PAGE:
Class Notes (839,387)
United States (325,933)
01:790:104 (22)
Lecture

Federal Courts

5 Pages
80 Views

Department
Political Science
Course Code
01:790:104
Professor
Anna Mahoney

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Description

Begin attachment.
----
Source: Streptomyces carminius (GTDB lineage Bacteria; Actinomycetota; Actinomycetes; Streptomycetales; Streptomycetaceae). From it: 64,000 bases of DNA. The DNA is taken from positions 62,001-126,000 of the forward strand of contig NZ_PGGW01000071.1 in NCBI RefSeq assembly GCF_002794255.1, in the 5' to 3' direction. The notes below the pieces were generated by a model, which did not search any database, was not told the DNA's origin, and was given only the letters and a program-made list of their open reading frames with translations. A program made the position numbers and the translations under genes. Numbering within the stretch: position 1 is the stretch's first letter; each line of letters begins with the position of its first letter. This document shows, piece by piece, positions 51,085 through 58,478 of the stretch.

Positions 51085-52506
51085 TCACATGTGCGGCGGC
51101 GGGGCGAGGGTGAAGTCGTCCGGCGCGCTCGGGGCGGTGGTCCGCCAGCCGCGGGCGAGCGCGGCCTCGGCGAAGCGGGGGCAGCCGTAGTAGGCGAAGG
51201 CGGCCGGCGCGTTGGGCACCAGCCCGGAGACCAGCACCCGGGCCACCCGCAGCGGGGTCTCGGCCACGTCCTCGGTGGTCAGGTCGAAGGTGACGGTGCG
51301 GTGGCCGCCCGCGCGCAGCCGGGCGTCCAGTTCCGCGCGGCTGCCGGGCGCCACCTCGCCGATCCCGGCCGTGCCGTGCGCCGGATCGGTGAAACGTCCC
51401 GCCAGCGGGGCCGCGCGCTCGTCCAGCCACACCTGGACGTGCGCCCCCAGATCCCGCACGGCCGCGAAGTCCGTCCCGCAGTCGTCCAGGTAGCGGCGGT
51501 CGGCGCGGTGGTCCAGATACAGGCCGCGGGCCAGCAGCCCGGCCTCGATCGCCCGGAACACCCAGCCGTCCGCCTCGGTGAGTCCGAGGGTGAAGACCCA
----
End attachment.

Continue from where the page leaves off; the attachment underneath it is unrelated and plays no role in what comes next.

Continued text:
Electoral College in NJ (Extra Info) • 15 electoral votes • Electors in NJ do not have to cast their vote for the winner by law • State party committee meets within one week of national party convention • Committee members vote on nominated electors, not general public Electoral College in ME and NE (Extra Info) • Only states that can split their electors • Do not use a winner-take-all system • One electoral vote is awarded to the presidential candidate who wins the popular vote in each congressional district, and the remaining two electoral votes are awarded to the candidates who got the most votes statewide Federal Courts (SHOULD BE TITLE) • In the US, courts have been established both by the federal government and state governments • Both systems have several levels • The highest federal court is the US Supreme Court; below is the US Court ofAppeals, and finally US District Courts Who is there now? (All Catholics and Jews!) • Chief Justice- John Roberts • SamuelAlito • Antonio Scalia • Anthony Kennedy • Clarence Thomas • Stephen Breyer • Ruth Bader Ginsburg • Sonia Sotomayor • Elena Kagan Sonia Sotomayor • First Latina nominee • 3 woman to serve • Served as 2 Circuit ofAppeals in Manhattan • Graduated from Princeton University and Yale University’s Law School, where she was an editor of the Yale Law Journal • Assistant DistrictAttorney in Manhattan, then private practice, then federal appointment • Religious groups were objected to birth control mandate so Sotomayor temporarily blocked part of act from passing Elena Kagan • Served Solicitor General 2009-2010 o When the Supreme Court has a case and it is US v. something, someone has to be the lawyer for the federal government. Lawyer for the US in front of the Supreme Court th • 4 woman to serve • Graduated from Princeton University and Oxford University, Harvard Law School, supervisory editor of Harvard Law Review • Former Dean if Harvard Law School, Former White House Counsel to Pres. Clinton, Deputy Director of Domestic Policy Council How do Justices get on the court? • Appointed by the President with the advice and consent of the Senate • Senatorial Courtesy- when a president makes an appointment he should clear the person beforehand with the representatives and senators from the state in which the nominee resides. This act of courtesy is important since it is not met, senators may try to ‘block’presidential nominees • If you don’t have the votes from your state that’s not good • Senate Judiciary Committee holds hearings, takes a vote and sends it to the Senate floor for a vote of the whole house • All justices at hearings avoid taking sides on the issue because they decide which side they are on where they are actually presented with a case • Clarence Thomas hearings  Huge amounts of women run • Senate Judiciary committee holds hearings, take a vote, if you get the majority of votes, you’re in (REVISE THIS) What do they do once on the court? • Their job is to interpret the law • They hear cases (oral arguments) and meet in conference committees regularly to vote on case outcomes, and to vote to decide which cases are granted writ of certiorari (this is what they call a case they have agreed to hear) Who is the Chief Justice? • The Chief Justice presides over the 8 Justices o Appears before Congress on behalf of the Court (because Congress pays him/her!) o Presides over Senate during impeachment trials o Assigns who will write Court decisions o Swears in new presidents o Can be nominated when nomina
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